Oct 20


Category: Linux,webserver   — Published by goeszen on October 20, 2012 at 8:43 pm

After debuggin the ssl_error_rx_record_too_long problem myself, it seems there is no one root of the error, not a single point to change. So here is how to track the error down on your system:

Go to Apache's /etc/apache2/ports.conf and comment out Listen on port 443, restart apache and see if you can connect to the port.

Very handy for this is the command:

openssl s_client -connect www.example.com:443 -state -debug

Before you deactivated port 443 it probably gave you:

SSL_connect:error in unknown state
07361128:error:140770FC:SSL routines:SSL23_GET_SERVER_HELLO:unknown protocol:s23_clnt.c:749:
no peer certificate available
No client certificate CA names sent
SSL handshake has read 7 bytes and written 226 bytes
New, (NONE), Cipher is (NONE)
Secure Renegotiation IS NOT supported
Compression: NONE
Expansion: NONE

After deactivating port 443 it should give you

connect: Connection refused

Ok, so the port config seems okay.

do a grep over all your virtual hosts config files and see where you used *:443 or where port 443 is referenced, then comment out all other Vhosts except one. Restart Apache and see if you can connect with the above openssl debug command. By now, with only one site using SSL, it should work and the openssl debug output should look sane.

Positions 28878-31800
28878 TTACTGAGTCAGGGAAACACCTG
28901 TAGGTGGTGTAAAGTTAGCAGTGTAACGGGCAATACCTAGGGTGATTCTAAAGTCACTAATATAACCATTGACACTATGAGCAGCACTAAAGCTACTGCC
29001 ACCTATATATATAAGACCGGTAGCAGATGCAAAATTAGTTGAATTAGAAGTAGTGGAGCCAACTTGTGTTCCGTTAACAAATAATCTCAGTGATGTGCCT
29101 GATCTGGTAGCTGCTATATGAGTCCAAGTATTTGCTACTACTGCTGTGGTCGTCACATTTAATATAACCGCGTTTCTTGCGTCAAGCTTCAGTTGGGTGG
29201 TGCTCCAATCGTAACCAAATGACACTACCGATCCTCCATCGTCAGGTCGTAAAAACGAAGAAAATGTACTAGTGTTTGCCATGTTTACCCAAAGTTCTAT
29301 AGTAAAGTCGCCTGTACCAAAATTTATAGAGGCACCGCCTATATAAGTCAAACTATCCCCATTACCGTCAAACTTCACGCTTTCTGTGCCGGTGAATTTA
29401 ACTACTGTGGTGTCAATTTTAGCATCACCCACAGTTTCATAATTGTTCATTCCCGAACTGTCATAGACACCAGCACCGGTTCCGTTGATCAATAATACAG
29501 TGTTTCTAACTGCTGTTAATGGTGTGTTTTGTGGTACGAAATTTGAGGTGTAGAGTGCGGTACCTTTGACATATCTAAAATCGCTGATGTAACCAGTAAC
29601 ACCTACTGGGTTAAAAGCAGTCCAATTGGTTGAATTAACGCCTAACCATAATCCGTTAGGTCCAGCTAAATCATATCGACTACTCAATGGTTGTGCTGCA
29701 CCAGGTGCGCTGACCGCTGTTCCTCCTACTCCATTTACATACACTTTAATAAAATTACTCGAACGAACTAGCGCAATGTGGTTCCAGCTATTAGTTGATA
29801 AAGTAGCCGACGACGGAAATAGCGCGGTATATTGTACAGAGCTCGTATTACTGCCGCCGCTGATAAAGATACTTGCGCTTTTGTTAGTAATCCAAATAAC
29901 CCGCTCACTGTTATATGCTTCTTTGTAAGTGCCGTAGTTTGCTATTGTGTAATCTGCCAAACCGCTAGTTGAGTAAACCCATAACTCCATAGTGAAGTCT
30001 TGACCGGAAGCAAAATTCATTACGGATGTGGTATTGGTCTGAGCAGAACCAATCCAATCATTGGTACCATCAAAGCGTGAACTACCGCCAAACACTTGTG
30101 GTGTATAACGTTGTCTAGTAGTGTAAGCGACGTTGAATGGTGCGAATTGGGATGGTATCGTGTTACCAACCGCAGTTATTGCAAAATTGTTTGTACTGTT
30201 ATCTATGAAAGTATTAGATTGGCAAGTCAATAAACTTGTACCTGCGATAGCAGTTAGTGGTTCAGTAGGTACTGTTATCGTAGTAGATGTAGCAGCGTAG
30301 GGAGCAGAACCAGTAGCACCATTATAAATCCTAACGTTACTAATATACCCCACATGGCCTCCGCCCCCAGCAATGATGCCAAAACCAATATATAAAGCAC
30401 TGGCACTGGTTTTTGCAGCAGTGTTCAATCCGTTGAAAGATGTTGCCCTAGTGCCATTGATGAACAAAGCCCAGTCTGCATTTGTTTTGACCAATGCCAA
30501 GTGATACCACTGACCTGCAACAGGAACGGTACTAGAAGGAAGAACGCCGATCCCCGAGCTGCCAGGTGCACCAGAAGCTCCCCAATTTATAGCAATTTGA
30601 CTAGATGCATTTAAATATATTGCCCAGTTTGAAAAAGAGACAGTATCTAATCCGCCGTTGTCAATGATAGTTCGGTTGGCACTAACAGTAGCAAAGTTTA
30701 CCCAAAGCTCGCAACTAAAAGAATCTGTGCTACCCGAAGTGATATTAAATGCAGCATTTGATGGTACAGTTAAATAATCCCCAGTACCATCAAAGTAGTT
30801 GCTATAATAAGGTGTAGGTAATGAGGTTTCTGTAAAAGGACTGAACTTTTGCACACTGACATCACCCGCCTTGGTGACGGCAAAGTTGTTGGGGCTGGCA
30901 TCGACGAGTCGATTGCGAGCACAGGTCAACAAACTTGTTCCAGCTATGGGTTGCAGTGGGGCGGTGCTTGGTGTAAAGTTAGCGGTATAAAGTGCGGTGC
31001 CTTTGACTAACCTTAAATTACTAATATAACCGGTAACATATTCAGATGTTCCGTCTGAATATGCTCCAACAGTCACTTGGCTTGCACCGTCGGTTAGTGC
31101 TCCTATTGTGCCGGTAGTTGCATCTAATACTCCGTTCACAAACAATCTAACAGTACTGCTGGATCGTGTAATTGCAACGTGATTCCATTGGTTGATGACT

As you might have figured out by now, in most cases the ssl_error_rx_record_too_long error seems to indicate that you have configured a lot of contradicting stuff on port 443. So go back to a simple config to get it basically working again and then reactivate site by site from there. Keep in mind that at least on older versions of Apache and the SSL standard, there is only "one SSL host per IP".

Workarounds might be using GnuTls. But essentially with Named Virtual Hosts and multiple SSL certificates per IP, the problem is that Apache has to look into the Host name of the request ot know which VHost should answer the request. But at the time of the connection to Apache, this Header is encrypted with a certificate, and with multiple certificate can't be sure which certificate to use to decrypt, thus it logically can't know which VHost should answer.

Apart from that, if you still have trouble, try issuing a self signed certificate next, and run your single SSL VHost with that, to see if your certificate is working alright, but Apache checks the certificate on startup anyway.

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